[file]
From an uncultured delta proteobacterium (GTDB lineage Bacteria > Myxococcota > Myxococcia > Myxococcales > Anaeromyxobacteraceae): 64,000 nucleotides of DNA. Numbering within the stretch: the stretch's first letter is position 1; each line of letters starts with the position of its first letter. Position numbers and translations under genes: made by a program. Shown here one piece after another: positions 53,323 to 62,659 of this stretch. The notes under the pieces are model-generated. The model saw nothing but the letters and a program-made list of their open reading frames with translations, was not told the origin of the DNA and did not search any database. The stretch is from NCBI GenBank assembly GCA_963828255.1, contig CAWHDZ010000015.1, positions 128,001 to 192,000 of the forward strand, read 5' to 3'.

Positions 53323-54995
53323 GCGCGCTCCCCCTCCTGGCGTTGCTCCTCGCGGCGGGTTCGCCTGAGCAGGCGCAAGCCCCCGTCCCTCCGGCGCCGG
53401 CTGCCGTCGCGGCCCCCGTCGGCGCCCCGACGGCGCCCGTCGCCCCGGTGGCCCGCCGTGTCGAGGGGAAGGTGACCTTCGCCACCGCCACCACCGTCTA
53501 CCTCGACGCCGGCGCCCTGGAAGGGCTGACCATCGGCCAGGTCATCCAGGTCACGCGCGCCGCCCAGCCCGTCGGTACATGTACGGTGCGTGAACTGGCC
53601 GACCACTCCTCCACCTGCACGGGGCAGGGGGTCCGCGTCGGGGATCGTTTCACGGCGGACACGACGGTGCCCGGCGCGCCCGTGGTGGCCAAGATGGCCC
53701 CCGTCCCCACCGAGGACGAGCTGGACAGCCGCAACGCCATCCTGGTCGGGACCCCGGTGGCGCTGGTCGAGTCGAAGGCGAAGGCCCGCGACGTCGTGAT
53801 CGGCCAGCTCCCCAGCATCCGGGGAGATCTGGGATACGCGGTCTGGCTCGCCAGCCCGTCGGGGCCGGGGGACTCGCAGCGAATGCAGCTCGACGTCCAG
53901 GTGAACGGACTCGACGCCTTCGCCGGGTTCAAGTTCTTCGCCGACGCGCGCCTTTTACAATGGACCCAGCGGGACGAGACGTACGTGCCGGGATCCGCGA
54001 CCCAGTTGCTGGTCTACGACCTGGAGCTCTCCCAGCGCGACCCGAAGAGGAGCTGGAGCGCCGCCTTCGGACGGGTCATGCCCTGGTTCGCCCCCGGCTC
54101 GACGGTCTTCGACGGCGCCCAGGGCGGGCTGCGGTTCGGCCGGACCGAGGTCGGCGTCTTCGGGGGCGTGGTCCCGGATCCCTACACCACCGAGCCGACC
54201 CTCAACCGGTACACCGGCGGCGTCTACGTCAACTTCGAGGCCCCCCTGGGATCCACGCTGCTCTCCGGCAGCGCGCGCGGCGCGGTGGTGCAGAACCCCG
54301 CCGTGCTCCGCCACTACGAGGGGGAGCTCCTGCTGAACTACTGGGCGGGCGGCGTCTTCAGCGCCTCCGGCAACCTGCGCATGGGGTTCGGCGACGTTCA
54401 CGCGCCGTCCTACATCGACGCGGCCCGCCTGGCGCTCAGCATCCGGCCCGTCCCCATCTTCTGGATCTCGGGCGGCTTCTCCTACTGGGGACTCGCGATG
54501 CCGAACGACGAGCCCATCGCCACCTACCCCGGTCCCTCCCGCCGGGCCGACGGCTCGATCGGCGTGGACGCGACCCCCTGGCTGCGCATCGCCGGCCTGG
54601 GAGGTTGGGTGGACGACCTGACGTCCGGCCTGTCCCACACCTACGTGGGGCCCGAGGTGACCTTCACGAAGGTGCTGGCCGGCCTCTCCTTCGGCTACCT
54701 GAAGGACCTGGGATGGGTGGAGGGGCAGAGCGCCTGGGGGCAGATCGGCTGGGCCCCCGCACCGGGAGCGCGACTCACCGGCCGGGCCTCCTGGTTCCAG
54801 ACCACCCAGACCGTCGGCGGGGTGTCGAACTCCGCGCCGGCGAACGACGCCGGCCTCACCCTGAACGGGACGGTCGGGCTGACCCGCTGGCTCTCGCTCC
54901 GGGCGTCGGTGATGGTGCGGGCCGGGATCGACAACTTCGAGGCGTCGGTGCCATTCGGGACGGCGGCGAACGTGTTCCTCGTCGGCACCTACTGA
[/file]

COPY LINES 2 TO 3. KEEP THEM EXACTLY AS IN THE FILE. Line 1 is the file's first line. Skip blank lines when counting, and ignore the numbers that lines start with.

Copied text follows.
Positions 53323-54995
53323 GCGCGCTCCCCCTCCTGGCGTTGCTCCTCGCGGCGGGTTCGCCTGAGCAGGCGCAAGCCCCCGTCCCTCCGGCGCCGG